Thunderbolt

The actual beginning is pretty far back, now that I think about it. And as unremarkable as you might expect. Girl meets boy. Girl likes boy. Girl gives up everything and moves from Europe to the US to be with boy.

Boy turns out to be a manipulative, controlling bastard.

Now, before I go any further.. boy also happens to be the son of a well-respected member of the US Government. And, seeing as they never directly helped him in systematically ruining everything, I’m not going to name names. So, for the purpose of my ramblings, I’ve given everyone very deep and meaningful codenames.

Notable Persons

Myself – Cake.  Single mother. Prone to neurotic introspection. Enjoys lentil and bacon soup.

The Ex – Shovel.  Unemployed. Prone to confusion between fantasy and reality. Enjoys online sex games.

The Offspring – Twig.  Master of disaster. Prone to overspinning circles. Enjoys dirt.

Yes, I’m aware these pseudonyms suck. But they’re easy to remember, in my head. Like the dream I had last night about a midget waiter and some thigh-high boots.

So. I suppose the first time I left Shovel was when I was about 8 months pregnant. We were still living in Europe, and I was still working. Mostly because we needed the money for, y’know. Food. So when he took my last twenty and merrily went off to buy himself some hash, I packed a bag. Benefit of living in a small town, your friends are never far away. I never really appreciated that enough, until I was thousands of miles away and very much alone.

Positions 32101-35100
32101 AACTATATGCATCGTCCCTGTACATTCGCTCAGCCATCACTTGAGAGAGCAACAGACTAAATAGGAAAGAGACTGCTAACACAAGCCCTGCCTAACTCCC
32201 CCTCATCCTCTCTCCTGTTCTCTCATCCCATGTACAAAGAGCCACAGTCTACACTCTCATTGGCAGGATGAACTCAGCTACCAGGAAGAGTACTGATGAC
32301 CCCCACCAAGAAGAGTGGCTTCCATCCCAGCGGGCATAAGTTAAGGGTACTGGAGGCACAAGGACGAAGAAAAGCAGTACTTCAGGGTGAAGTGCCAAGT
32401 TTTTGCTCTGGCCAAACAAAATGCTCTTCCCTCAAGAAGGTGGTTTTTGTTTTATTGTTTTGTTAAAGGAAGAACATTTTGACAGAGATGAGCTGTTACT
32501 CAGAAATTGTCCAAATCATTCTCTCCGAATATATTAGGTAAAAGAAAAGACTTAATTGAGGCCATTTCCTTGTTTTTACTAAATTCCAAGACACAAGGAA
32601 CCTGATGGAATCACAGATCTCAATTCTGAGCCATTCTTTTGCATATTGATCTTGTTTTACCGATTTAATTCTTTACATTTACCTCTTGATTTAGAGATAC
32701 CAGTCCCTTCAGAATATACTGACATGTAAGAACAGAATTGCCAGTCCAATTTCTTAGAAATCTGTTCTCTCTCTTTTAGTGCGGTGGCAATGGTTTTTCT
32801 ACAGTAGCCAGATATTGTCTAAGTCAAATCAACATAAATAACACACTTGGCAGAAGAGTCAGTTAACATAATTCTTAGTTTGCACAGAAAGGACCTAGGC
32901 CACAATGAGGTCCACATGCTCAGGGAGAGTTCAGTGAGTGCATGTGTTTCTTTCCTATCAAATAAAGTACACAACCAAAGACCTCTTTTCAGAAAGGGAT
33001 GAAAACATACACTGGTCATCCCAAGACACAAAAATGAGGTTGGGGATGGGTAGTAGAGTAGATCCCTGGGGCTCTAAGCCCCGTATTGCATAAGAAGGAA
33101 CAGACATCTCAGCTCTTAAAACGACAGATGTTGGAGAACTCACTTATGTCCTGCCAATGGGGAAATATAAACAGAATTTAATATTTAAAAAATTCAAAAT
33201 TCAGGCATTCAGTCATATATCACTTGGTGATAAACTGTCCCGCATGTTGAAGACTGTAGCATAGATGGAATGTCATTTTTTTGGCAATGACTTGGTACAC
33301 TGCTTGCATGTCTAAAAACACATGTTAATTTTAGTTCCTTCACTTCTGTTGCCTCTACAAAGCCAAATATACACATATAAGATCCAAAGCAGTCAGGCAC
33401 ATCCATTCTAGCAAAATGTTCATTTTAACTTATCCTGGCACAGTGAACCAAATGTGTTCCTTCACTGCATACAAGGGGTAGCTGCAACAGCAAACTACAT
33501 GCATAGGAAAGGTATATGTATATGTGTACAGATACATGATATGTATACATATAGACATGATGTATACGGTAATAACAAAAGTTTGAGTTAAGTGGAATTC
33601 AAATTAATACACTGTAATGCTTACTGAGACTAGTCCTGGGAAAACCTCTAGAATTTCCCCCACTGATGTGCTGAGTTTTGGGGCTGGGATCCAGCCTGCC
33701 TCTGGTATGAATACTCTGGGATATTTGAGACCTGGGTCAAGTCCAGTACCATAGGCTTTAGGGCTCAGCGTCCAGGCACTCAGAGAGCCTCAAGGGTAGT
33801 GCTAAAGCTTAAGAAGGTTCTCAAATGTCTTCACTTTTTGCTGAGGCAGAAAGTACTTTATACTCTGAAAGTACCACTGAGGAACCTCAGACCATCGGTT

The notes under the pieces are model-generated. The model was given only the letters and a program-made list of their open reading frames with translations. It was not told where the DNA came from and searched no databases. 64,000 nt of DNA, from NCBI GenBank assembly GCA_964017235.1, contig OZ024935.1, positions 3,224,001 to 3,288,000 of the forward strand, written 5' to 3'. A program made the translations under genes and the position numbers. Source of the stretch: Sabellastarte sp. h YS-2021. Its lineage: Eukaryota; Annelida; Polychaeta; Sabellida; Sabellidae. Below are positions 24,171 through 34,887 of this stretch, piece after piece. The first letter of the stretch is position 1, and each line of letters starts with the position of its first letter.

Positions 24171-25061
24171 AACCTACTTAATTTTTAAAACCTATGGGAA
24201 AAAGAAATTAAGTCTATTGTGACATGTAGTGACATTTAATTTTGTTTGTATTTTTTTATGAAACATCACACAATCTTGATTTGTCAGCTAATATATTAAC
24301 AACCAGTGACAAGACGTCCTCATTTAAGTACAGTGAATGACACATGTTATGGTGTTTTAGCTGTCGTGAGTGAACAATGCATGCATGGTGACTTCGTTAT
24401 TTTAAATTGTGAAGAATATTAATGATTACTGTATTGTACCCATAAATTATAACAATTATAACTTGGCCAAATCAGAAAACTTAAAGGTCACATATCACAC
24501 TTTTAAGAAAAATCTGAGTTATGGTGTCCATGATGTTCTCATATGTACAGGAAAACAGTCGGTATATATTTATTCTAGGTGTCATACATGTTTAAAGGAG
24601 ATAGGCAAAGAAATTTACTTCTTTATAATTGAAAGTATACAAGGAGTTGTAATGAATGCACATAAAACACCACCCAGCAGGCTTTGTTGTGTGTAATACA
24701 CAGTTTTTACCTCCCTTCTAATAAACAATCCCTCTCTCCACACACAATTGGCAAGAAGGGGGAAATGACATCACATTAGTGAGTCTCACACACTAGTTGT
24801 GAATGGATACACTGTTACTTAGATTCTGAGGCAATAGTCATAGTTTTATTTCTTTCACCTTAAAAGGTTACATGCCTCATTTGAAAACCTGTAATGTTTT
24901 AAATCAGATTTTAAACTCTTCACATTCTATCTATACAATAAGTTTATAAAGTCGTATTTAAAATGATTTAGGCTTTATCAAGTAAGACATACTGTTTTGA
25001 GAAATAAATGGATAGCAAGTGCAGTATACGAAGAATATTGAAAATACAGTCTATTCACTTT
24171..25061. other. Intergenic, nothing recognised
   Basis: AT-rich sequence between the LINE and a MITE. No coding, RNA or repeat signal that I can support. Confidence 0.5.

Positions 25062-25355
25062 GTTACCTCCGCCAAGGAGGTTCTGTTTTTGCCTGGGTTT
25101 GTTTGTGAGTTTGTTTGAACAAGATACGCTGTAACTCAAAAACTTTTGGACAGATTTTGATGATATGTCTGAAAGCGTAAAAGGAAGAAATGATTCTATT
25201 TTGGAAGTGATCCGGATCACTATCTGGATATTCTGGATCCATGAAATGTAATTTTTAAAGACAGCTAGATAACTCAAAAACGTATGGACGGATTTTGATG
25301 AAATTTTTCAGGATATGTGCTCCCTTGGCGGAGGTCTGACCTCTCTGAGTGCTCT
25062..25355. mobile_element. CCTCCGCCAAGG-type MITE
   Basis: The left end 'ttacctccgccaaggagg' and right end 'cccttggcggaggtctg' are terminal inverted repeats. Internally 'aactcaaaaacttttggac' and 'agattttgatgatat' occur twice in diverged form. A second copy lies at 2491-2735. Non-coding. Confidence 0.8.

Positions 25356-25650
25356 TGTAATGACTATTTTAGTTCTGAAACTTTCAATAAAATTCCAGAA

I came back, of course. What a downtrodden cliche. But we were having a baby and he promised to do better.

In the sparkling, crystal-clear HD that comes with hindsight, I suffered fairly badly from postnatal depression. You never say so at the time. In my case, it was because I didn’t want people thinking I was a bad mother, or hated my child. It wasn’t that. I hated my life. Cheerful, right? But.. and anyone who has been through this knows how exhausting it is.. everything just seemed to get on top of me. Drowning is quite a lot like suffocating, when you think about it.

I went back to work when Twig was 3 months old, just a few days a week when Shovel wasn’t working. You’d think you could trust your child’s father to take perfect care of them. After all, they helped create this tiny, vulnerable little bundle. They’re responsible for making the world a wondrous place, for never withholding cuddles. In short, I expected Shovel to be as rapt with our baby as I was.

So imagine my confusion when he showed up at my place of emply.. without the baby.

Cake: “..where’s Twig?”

Shovel: “In the house.”

Cake: *blank stare*

Shovel: “He’s fine, he’s sleeping.”

Cake: “Get. Back. There. NOW.”

What kind of moron leaves a 3 month old home alone? It’s not as if he could just call his cell-phone if the house was on fire, or he broke an arm, or a pack of stray dogs broke in.

In the end, none of those things happened. It was his own father that would hurt him.